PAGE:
How to Adopt a Growth Mindset (and Why You Want to)September 11, 2020
Is our intelligence pretty much fixed at birth?
Do star footballers and musicians have some innate talent that the rest of us lack?
Is your potential determined by your genes?
No, no and no.
The idea of a growth mindset is catching on, with books like Carol Dweck’s Mindset: The New Psychology of Success and Malcolm Gladwell’s Outliers: The Story of Success. We’re not limited by what we can do … but by what we think we can do.
If you have a fixed mindset, you believe that your abilities are pretty much set in stone. Perhaps you’re great with words, but you struggle with numbers. You can paint, but you can’t carry a tune. You can never get your head round new technology, though you’re great at reading maps.
If you have a growth mindset, you believe that you can accomplish anything that you set your mind to. You might struggle with numbers – but you believe that’s because you never paid much attention in math class. You can’t carry a tune – but you’ve never taken a single singing lesson, so that’s no surprise.
People with a fixed mindset tend to avoid challenges. After all, if your abilities are fixed and innate, there’s no point embarrassing yourself by trying something that you just know you’ll be bad at.
People with a growth mindset tend to embrace challenges. After all, if your abilities grow as you use them, you can only get better by trying new things.
From the work of authors like Dweck and Gladwell, it’s clear that people who achieve highly usually have a growth mindset: they’re willing to continually practice in order to get better at what they do.
So … how can you adopt more of a growth mindset?
#1: Stop Saying “I Can’t”
Next time you catch yourself saying, I can’t sing or I can’t write a novel or I can’t draw, stop.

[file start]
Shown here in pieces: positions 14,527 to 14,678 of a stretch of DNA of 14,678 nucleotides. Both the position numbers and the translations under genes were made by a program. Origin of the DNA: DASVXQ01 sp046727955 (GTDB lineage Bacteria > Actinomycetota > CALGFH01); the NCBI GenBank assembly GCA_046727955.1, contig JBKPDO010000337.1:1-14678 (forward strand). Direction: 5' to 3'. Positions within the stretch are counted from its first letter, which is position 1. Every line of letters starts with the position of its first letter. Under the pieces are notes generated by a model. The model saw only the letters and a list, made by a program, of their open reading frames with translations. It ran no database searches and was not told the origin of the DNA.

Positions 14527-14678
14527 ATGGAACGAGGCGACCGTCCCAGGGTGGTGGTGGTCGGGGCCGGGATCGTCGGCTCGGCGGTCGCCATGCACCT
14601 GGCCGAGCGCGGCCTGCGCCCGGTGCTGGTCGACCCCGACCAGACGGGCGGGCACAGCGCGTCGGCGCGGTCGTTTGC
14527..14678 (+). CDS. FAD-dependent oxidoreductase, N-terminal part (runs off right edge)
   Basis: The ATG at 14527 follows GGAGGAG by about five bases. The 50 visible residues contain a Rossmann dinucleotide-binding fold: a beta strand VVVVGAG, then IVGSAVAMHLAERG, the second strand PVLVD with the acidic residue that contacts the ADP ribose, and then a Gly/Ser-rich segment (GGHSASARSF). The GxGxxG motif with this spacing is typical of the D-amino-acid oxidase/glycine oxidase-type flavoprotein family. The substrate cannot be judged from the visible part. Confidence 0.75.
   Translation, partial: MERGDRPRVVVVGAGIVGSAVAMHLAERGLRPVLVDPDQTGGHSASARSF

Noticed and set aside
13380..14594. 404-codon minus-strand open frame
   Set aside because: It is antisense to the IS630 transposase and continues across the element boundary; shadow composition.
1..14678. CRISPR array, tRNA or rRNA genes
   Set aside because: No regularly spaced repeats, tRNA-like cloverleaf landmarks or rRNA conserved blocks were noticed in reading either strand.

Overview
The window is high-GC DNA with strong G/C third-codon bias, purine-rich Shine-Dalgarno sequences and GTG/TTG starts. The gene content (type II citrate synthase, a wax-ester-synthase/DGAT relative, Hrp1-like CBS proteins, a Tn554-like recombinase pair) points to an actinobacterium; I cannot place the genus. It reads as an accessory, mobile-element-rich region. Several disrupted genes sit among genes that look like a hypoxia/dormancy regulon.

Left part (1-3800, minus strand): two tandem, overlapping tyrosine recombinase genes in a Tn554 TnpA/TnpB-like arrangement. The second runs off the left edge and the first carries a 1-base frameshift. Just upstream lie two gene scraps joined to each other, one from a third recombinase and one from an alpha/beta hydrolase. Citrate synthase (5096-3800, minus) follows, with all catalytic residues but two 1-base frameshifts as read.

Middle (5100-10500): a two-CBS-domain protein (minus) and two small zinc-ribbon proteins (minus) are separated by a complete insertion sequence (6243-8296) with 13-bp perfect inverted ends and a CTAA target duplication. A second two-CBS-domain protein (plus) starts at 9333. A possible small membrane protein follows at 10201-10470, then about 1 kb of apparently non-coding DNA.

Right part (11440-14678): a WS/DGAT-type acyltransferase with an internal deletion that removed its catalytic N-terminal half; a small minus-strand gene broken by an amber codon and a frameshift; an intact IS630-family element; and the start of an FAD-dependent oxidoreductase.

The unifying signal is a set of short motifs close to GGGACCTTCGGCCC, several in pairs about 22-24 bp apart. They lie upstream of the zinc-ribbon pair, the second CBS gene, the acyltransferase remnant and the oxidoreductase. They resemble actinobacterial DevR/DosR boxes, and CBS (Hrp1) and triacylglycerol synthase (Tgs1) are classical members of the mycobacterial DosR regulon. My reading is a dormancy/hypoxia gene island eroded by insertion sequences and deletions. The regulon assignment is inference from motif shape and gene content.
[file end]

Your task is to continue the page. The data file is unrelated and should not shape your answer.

You might not be able to do those things yet … but that doesn’t mean you never will. Try saying:
I’ve never studied singing, so I’m not especially good at it … yet.
Perhaps singing isn’t a priority, and you don’t want to devote the time to learning to sing. That’s fine! Just recognize that if you wanted to, you could. And if the reason you “can’t” is because you’ve tried half-heartedly, check out 12 Ways to Strengthen Your Resolve.
#2: Practice Your Skills
There are plenty of things that you’re already good at. Perhaps you “get” computers and can easily fix problems, or you’re a great writer.
However good you are, though, there’s always room for improvement. Don’t assume that you’ve found your level. You can take your skill further … if you want to.
That means making time for learning and for deliberate practice. Perhaps you’ll invest in a book or course that can help you become a true expert in your chosen field. You might even find a mentor who can show you the next steps.
#3: Keep Trying New Things
I’m quite shy, and I’m also a bit of a perfectionist – so I find it tough to try new things, especially when I know people are watching! But I know that by gradually expanding my comfort zone, I can achieve new goals.
The same goes for you. However shy you feel, or however nervous you are, you can take a step towards something new.
You might try:
- Public speaking – it really does get easier over time!
- A new sport or activity – join a beginners’ group, and everyone else will be at the same level as you.
- Learning a foreign language – if you want a ton of practical and empowering advice on this, head to Fluent in 3 Months.
I know it takes time to change your mindset: I often find myself slipping back into the “fixed” way of thinking. But the more you consciously practice a growth mindset, the more natural it’ll become – and you’ll realize that you can achieve far more than you once thought possible.
What are you trying to achieve? What do you think you could NEVER do? Share your thoughts about this in the comments…
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